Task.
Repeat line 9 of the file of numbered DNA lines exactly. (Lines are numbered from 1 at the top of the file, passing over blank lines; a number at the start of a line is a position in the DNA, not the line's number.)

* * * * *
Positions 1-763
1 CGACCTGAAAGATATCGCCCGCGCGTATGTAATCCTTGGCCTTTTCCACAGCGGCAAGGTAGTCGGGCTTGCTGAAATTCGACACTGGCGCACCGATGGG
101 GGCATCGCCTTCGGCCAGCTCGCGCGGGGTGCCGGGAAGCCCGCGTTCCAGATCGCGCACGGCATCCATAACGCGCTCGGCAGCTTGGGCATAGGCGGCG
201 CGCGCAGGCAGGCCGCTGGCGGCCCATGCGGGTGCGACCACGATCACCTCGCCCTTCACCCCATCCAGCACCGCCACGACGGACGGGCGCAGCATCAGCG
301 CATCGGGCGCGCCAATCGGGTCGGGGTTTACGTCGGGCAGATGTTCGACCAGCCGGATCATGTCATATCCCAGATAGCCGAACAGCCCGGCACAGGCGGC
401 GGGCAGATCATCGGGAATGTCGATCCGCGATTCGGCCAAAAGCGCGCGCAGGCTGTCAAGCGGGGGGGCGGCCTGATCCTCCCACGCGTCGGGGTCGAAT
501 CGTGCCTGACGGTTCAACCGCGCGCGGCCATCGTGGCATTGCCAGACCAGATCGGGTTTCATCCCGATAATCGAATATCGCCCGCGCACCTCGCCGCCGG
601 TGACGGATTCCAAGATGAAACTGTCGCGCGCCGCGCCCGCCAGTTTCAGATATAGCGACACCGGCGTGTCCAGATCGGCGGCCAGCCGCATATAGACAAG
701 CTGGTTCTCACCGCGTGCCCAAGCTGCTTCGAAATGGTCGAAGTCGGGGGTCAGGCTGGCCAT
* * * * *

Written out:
701 CTGGTTCTCACCGCGTGCCCAAGCTGCTTCGAAATGGTCGAAGTCGGGGGTCAGGCTGGCCAT